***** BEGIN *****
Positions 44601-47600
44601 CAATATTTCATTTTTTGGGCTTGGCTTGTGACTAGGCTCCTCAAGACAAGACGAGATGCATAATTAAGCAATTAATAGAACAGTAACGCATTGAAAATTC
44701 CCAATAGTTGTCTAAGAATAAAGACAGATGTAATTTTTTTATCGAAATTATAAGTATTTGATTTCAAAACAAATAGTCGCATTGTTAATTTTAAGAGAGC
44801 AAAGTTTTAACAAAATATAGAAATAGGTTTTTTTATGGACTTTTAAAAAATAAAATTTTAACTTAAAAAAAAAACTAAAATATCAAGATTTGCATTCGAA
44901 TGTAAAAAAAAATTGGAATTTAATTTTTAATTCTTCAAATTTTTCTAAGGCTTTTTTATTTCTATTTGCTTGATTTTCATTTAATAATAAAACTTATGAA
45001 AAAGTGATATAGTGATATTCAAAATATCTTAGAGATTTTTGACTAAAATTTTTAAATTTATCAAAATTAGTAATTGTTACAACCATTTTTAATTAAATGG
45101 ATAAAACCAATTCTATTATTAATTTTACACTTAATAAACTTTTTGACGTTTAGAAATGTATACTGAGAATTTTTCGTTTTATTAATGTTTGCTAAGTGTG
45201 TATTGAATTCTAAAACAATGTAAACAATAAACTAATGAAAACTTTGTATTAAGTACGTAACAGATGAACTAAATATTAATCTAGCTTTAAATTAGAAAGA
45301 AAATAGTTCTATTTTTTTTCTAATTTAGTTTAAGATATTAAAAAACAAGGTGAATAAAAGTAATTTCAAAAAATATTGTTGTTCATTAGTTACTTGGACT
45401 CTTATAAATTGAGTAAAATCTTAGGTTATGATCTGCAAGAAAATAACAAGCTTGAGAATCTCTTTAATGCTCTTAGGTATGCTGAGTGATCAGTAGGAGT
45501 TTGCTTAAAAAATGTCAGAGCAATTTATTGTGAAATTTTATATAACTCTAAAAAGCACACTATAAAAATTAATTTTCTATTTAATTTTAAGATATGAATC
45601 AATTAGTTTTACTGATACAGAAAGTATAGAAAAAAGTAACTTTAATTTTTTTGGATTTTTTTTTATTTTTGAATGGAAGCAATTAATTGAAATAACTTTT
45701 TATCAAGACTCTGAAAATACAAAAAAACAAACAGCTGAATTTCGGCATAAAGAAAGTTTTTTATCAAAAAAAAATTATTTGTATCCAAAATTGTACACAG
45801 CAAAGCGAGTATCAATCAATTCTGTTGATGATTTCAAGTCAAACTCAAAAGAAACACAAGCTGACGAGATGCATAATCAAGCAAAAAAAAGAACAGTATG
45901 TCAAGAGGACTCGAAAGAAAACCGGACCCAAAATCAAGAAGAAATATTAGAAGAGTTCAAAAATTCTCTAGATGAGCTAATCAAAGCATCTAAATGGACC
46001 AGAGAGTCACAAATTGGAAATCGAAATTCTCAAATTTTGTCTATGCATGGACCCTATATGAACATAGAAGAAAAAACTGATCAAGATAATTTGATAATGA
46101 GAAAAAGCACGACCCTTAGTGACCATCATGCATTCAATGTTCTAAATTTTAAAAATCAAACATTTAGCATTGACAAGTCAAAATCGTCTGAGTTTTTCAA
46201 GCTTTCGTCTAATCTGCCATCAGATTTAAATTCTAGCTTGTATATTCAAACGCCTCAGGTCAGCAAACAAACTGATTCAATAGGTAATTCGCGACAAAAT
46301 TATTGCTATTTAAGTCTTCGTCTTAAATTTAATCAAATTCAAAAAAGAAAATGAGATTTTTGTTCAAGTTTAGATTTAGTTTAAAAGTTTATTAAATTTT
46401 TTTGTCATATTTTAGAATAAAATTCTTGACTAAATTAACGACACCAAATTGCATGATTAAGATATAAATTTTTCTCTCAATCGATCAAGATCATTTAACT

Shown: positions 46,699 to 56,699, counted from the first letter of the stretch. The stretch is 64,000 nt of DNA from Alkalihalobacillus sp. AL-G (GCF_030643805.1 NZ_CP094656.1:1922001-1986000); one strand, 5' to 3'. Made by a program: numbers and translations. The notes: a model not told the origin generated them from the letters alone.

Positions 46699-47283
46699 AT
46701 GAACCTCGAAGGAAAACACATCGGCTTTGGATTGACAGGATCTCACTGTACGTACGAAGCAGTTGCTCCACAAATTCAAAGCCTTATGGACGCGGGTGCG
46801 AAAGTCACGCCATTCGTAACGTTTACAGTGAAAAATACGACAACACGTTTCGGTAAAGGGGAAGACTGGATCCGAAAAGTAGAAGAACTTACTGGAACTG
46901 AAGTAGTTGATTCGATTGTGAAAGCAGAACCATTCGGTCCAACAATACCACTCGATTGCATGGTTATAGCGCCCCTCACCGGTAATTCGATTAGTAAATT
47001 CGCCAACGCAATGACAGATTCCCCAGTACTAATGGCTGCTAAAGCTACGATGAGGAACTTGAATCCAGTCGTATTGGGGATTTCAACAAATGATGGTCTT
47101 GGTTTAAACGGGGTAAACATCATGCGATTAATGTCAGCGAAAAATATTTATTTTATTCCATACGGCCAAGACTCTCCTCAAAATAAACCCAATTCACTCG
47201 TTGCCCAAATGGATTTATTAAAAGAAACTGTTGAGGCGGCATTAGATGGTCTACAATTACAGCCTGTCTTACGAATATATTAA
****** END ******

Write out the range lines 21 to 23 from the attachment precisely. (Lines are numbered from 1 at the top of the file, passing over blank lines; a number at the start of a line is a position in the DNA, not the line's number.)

Shown: positions 46,699 to 56,699, counted from the first letter of the stretch. The stretch is 64,000 nt of DNA from Alkalihalobacillus sp. AL-G (GCF_030643805.1 NZ_CP094656.1:1922001-1986000); one strand, 5' to 3'. Made by a program: numbers and translations. The notes: a model not told the origin generated them from the letters alone.

Positions 46699-47283
46699 AT